Serotonin seems to be the first line of defense when treating depression. A medication to boost Serotonin activity in the brain. I recently tapered off my psychiatric medication. It’s been three months. I crave sugar ALOT in recent weeks?
- An extended period of physical or psychological stress will produce stress hormones such as cortisol and adrenaline, that can interfere with the synthesis of the brain neurotransmitter, Serotonin.
- A neurotransmitter is any one of numerous chemicals that occupy the gap (synapse) between two or more nerve cells (neurons) and thereby allows the triggering of a tiny electrical currents in adjacent cells. Each neurotransmitter fits into a unique receptor – like a key fitting into a lock – thus allowing messages to be carried along nerve pathways.
- Serotonin is a neurotransmitter that conveys the positive sensations of satiety, satisfaction and relaxation. It regulates appetite and when converted to melatonin helps us to sleep.
- A deficiency of Serotonin in the brain can cause endogenous depression, upsets the appetite mechanism and may lead to obesity or other eating disorders such as anorexia and bulimia nervosa and may be responsible for insomnia.
- Serotonin is produced from an essential amino acid (protein unit), called tryptophan, obtained from food and then converted to Serotonin under the influence of vitamin B6 (Pyridoxine) and magnesium. “Essential” amino acids are sources of protein, that the body cannot produce and must obtain from food.
- If there is a deficiency of vitamin B3 (niacin),the body will use dietary tryptophan to synthesize niacin. It takes 60 mg of tryptophan to produce 1 mg of niacin. Hence, niacin deficiency may also be responsible for depression.
- The absorption of tryptophan competes with the absorption of other amino acids in the digestive process. The absorption of tryptophan can be accelerated by consuming refined carbohydrates, such as sugar.
- Sugar consumption stimulates the body to produce insulin, a hormone which transports glucose, fatty acids and amino acids (except tryptophan) into body cells. Thus insulin speeds up the absorption of amino acids other than tryptophan.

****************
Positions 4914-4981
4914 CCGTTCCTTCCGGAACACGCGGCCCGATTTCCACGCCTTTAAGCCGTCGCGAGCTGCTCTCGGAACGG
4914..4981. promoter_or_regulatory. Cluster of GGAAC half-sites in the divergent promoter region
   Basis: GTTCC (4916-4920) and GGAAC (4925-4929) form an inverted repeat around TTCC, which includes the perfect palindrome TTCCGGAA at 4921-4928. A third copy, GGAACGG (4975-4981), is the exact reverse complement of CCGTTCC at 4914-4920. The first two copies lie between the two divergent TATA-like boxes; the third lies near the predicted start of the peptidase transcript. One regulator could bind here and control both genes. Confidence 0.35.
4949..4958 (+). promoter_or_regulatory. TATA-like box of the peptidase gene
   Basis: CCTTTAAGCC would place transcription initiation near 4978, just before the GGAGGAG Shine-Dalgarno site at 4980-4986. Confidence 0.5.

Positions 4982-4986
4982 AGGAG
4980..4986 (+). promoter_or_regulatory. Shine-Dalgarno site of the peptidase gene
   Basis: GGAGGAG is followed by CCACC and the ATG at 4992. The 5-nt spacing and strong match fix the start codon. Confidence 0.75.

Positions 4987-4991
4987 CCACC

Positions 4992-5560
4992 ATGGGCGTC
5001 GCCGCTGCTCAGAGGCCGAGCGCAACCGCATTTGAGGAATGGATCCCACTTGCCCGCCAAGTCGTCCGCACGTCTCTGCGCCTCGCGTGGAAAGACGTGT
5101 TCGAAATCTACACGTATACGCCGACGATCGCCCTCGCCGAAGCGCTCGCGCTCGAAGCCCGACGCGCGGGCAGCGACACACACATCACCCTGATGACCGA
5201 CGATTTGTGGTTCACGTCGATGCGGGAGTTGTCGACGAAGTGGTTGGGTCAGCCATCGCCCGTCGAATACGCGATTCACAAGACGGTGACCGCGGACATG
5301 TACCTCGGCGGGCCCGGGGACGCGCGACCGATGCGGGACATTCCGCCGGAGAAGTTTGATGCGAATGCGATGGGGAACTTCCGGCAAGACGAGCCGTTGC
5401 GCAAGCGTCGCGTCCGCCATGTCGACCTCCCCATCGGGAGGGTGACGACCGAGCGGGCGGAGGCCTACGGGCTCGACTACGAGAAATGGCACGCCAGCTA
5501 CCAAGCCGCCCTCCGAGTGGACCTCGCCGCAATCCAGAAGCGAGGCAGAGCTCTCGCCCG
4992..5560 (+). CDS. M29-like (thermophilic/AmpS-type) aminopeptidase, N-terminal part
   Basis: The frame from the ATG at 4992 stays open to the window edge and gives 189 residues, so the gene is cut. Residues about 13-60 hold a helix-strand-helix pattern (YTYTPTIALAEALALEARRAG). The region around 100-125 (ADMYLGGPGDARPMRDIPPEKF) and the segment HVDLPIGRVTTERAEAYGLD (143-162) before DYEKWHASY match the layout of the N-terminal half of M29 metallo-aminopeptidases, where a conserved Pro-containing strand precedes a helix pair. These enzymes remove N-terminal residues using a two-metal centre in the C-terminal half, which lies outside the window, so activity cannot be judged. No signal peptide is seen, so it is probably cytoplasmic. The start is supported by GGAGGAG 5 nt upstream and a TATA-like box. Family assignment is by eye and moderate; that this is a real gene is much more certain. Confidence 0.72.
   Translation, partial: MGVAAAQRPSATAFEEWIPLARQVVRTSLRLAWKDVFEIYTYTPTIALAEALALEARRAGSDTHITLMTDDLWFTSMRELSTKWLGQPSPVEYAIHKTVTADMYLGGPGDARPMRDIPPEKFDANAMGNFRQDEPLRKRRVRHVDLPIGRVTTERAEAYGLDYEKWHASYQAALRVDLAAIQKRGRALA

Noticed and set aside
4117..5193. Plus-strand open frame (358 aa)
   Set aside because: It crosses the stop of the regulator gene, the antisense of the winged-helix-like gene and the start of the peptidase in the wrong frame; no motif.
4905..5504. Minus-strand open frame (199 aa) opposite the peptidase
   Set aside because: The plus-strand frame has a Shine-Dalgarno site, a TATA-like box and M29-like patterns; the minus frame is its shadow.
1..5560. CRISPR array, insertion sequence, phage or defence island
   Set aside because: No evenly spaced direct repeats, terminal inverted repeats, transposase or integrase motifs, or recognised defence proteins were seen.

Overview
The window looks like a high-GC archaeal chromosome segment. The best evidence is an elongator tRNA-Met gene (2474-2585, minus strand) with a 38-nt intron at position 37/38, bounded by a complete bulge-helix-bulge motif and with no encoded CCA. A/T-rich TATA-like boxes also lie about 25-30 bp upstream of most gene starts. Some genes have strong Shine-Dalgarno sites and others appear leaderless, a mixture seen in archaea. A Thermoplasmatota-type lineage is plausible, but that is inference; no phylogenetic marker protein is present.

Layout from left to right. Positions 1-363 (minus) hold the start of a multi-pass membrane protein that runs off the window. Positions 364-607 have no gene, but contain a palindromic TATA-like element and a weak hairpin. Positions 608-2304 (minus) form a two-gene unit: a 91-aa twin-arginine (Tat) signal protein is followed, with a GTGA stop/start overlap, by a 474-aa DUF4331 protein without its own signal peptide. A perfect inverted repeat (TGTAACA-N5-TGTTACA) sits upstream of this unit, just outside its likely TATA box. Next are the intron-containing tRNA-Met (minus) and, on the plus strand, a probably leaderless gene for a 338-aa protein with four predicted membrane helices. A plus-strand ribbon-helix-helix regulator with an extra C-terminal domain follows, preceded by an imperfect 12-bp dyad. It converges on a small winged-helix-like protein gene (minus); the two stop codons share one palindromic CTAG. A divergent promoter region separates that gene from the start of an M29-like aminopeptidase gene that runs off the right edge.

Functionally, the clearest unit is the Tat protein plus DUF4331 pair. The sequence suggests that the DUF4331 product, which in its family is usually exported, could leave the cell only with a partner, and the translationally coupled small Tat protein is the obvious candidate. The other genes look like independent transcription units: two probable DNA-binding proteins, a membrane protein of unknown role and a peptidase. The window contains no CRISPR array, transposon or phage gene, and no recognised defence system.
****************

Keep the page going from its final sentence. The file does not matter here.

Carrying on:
- This leaves tryptophan available for absorption and conversion to Serotonin (via 5-hydroxytryptophan, 5-HTP) in the presence of vitamin B6 and magnesium.
- A person low in Serotonin will be inclined to consume greater amounts of sugar in an attempt to increase Serotonin production and this may lead to sugar addiction.
- Sugar addiction can lead to insulin resistance. High levels of insulin cause receptors for insulin to shut down by means of ‘down-regulation’… There is a range of insulin resistance from low to severe which causes erratic and unpredictable sugar levels in the blood and to the brain. This explains some of the variable ‘psychological’ and physical symptoms of hypoglycemia.
- The brain requires an inordinate amount of biological energy (about 70-80% at any time), derived from sugars, to synthesize the feel-good neurotransmitters, such as serotonin. In the absence of energy the brain is energy starved, cannot synthesize neurotransmitters and will trigger the release of stress hormones.
- In hypoglycemia wild fluctuations in blood sugar levels causes the body to produce excess adrenaline, which functions to convert glycogen (stored sugar) into glucose in an attempt to stabilize the supply of glucose to the brain. The brain normally has no other source of energy than glucose and needs a stable supply.
- Treatment of hypoglycemia is achieved by adopting a hypoglycemic diet accompanied with vitamin and mineral supplements. This helps to stabilize the blood sugar, insulin and stress hormone levels, even out mood swings, rebalance the appetite mechanism, equalize energy intake and expenditure.
- Considering exposure to emotional stress as being the main cause of the Serotonin Connection, it is important that the person undergoes a course of psychotherapy to help him deal with stress situations more effectively by learning new social skills.